BP360 now on sale! A yearly subscription, '23 Annual & Futures Guide and t-shirt for one low price

American League

National League

Team Audit | Player Cards | Depth Chart
Return to Top

Agreed to a four-year extension with 2B-R Brian Dozier worth $20 million. [3/24]

What is it about pre-arbitration extensions that get your juices flowing—is it the added team control, or the cost certainty? You won't like this deal if it's the former. Terry Ryan guaranteed Dozier $20 million without gaining control over a free-agent year in return—not even through a club option. The nerve. Pre-arb deals that fail to extend team control are rare these days; however, this one makes sense.

Dozier is a durable, above-average player who contributes in a number of ways. Last season he led AL second basemen in ISO and finished fifth in on-base percentage, and he grades as a better-than-normal defender and baserunner. At the same time, Dozier is nearing his 28th birthday and won't qualify for free agency until after his age-32 season. Perhaps the breadth and depth of Dozier's skill set will allow him to start through his mid-30s, but this is a good example where less could be more—had the Twins extended Dozier for a few additional seasons, they'd probably be paying him to sit on the bench.

It's not as if locking in Dozier's costs is without value, either. Ryan has a slew of young players on the way who could make for attractive extension candidates in time. Alternatively, capping Dozier's earning potential now could allow Ryan to pursue a veteran fix or two in the coming winters. Whichever way Ryan chooses to use the financial flexibility, the Twins are about six months away from being as interesting as they've been in six years. Dozier is and will remain part of the reason why.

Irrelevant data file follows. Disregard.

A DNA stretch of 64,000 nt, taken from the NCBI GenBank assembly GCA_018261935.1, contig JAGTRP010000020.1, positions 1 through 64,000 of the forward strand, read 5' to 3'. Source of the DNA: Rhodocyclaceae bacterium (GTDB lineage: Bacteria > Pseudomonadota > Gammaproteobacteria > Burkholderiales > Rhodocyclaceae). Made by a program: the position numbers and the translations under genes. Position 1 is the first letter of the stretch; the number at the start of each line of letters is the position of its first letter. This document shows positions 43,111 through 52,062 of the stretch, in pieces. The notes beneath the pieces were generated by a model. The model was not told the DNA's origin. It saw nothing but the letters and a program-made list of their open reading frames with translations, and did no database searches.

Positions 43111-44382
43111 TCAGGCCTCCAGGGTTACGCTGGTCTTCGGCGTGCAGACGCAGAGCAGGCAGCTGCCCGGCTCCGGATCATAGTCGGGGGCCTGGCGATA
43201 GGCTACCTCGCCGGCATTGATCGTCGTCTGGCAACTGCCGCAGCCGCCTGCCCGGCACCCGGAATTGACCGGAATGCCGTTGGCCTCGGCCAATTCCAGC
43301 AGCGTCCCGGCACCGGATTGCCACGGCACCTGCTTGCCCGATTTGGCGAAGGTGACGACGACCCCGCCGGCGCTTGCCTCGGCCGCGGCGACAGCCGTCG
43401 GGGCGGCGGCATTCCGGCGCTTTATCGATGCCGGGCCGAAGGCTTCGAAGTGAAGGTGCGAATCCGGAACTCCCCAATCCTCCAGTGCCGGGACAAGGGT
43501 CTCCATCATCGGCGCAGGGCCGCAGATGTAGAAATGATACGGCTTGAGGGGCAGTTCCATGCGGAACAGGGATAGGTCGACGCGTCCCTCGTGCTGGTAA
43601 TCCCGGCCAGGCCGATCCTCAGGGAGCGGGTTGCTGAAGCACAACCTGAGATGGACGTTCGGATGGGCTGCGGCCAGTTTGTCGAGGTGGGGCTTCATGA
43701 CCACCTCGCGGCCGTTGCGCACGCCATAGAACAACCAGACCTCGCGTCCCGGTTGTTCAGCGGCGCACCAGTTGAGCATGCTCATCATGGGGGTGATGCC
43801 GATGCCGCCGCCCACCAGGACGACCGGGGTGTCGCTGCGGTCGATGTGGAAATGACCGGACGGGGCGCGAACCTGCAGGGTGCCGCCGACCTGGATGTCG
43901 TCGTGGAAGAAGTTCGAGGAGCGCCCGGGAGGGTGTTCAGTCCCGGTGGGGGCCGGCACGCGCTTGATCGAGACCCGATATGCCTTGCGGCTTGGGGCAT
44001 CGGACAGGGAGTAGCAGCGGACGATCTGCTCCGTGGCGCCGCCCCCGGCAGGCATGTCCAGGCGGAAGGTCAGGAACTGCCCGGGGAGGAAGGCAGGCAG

Team Audit | Player Cards | Depth Chart
Return to Top

Released RHP Jhoulys Chacin. [3/22]

In January, the Rockies signed Chacin to a one-year deal worth $5.5 million as a means to avoid arbitration. On Sunday, Jeff Bridich decided to sever ties without so much as seeing Chacin throw a regular-season pitch. Here's the kicker: it's the correct call.

You might wonder why Bridich tendered Chacin in the first place, but that decision was (and remains) defensible. Chacin was (and remains) a youngish pitcher with more success in Coors Field than most of Colorado's alternatives. Health was (and remains) the biggest question for him, especially following a season in which shoulder trouble sidelined him and cost his fastball mileage. Nonetheless, the Rockies wondered if Chacin could return to form after some time off. As such, Bridich signed Chacin to a new deal, knowing full well the rules governing arbitration-eligible players stated he could release him at a later date without paying the entire contract. That opt-out proved to be Bridich's best play after evaluating Chacin this spring, and so the whole ordeal cost Colorado a little more than $1 million.

Paying a pitcher seven figures for what amounts to a glorified tryout isn't for everyone. Yet Bridich's gambit with Chacin is comparable to the Dodgers and Padres' approaches when they signed various injury-prone arms to fill their rotations. Because Chacin wasn't a free agent, he came cheaper than many of those pitchers—although because his woes stemmed from his shoulder rather than his elbow, he also came with a higher likelihood of attrition.